Matt Quinn wrote: ↑
Sat Dec 30, 2017 1:38 am
Charles, I just received my Mixbook but they didn't provide and electronic copy that I can share with you the way you did. How did you do it? Thanks. The book contains only bw photos but the prints have a pinkish color cast. I will email them and ask why. Matt
Try going back to your Projects page. Hover over your book's title until it highlights and click it. It will open in a preview pane. Scroll down a little bit until you see the box marked display
like the one here:
If you copy the entire URL in the display box (I have no clue what the embed box does) you can post or send the URL to anyone you wish, or publish it here, and anyone with the URL can then get to the preview pane and view the book on a monitor. They do not have to be logged in to see it.
I am distressed that you have a color cast. They of course do everything in CMYK, but I have my physical book of Jeannie's Remembrance open alongside my monitor: The color is nailed and the B&W is neutral unless I provided a toned or hand tinted original, or unless I took something in color and converted it within Mixbook to B&W (I did that a couple of times). I don't know what equipment you use, but one of the things I'm sure is important is to have a well-calibrated monitor. I used to use nothing but Macs and I calibrated with Mac's onboard "eyeball" system, but since switching to a Windows machine I bought a Spyder 5 Elite calibration tool. That particular model is very $pendy, but I was lucky when bought it, hit a sale plus a coupon I think. I got it for under $150, which is still $pendy but nowhere near the $250 they're currently listing for. There are others in the same line that are less expensive, and a competitor called X-Rite. They're all good, but for me it's not just the accurate color I am after, it's the brightness and contrast. I calibrate every month on the first, and I run two monitors so they are both calibrated to match, although one is an older LCD so it never perfectly matches the main LED monitor, but use it to keep thumbnails visible or enlargements or something; it is never used to actually edit. Only the LED monitor is.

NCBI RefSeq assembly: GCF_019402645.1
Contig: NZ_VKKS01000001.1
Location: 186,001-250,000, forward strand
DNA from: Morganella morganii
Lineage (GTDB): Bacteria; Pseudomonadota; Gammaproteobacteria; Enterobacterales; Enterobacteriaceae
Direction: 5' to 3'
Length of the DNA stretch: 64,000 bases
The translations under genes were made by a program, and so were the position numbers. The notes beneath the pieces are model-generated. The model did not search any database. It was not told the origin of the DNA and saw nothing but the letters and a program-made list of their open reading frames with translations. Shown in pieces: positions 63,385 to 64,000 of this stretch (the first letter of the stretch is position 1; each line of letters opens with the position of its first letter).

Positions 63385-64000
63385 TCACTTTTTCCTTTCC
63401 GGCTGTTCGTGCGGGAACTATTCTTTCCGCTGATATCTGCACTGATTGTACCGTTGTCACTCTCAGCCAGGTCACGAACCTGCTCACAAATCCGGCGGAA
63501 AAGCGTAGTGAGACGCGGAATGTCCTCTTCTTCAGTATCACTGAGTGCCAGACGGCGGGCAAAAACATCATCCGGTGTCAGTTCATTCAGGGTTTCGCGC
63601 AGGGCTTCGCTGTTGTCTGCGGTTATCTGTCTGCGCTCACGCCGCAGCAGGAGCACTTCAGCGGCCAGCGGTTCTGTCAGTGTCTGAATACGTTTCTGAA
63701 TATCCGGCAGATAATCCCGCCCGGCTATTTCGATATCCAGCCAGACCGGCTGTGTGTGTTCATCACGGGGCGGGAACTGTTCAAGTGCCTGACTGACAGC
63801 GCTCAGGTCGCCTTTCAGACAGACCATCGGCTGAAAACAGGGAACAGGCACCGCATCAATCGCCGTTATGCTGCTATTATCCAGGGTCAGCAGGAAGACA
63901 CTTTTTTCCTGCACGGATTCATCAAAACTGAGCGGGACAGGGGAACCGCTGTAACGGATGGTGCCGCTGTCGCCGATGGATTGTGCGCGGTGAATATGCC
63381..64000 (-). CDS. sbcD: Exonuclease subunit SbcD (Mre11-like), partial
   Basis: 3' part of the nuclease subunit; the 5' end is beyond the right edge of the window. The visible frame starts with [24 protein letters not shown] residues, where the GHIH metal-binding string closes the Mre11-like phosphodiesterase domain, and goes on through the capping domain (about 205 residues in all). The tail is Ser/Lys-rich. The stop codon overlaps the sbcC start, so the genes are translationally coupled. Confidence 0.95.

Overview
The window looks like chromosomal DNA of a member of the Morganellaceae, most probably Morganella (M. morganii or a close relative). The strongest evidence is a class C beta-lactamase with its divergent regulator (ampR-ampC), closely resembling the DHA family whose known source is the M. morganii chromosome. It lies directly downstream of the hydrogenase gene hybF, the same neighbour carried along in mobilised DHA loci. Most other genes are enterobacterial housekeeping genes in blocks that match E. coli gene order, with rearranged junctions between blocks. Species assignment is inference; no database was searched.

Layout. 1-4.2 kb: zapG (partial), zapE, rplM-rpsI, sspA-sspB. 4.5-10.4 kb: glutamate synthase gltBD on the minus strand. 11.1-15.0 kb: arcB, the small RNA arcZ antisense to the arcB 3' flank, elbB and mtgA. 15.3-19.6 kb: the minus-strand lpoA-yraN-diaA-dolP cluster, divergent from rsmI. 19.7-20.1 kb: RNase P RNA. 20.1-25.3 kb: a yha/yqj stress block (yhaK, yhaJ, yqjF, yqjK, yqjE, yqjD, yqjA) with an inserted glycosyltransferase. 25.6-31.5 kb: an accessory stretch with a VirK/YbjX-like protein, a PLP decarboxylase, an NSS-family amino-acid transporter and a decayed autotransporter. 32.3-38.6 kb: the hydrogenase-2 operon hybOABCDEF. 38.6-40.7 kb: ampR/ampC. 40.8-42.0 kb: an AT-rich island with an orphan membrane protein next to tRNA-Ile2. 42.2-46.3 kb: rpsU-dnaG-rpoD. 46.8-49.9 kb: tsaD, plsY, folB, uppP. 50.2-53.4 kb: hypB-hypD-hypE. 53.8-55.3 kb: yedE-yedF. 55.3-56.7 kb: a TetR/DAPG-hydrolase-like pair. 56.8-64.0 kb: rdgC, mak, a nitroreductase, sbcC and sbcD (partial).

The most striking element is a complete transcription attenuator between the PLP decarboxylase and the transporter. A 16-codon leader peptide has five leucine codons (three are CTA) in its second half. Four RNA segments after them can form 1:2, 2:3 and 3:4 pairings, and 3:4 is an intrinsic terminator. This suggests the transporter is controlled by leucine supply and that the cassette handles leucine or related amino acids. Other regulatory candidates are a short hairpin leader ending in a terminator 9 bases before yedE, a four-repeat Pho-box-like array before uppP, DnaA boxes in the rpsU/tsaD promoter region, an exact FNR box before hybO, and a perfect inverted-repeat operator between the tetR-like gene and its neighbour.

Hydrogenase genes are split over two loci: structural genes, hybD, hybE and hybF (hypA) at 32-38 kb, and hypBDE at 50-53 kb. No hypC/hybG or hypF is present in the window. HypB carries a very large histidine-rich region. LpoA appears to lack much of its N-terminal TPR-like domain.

If you don't already have a good means of calibration I am not suggesting you need to spend the rent to get one of these tools, but I swear by mine instead of swearing at prints that don't match the monitor.
In this case, of course, your book is all B&W and clean neutral tones were what you expected. I don't know for sure but I suspect that, just as you feared, it picked up a cast owing to their printing process being CMYK but if the files had no color in them then where did it come from? My experience has long been that I never get such a cast, and I am fanatical about calibrating the monitor, but other than that I haven't paid a lot of attention. Sometimes I am sending them B&W that is already toned (Jeannie's cover shot was sepia toned). Everything I get back from them always matches my monitor. Since most if not all of your B&W is made with a camera that does not record color (??) I assume when you are processing there is no need to convert (??)
Please let us see what the book should have looked like, and let's ask Duck and Ernst! This is above my pay grade.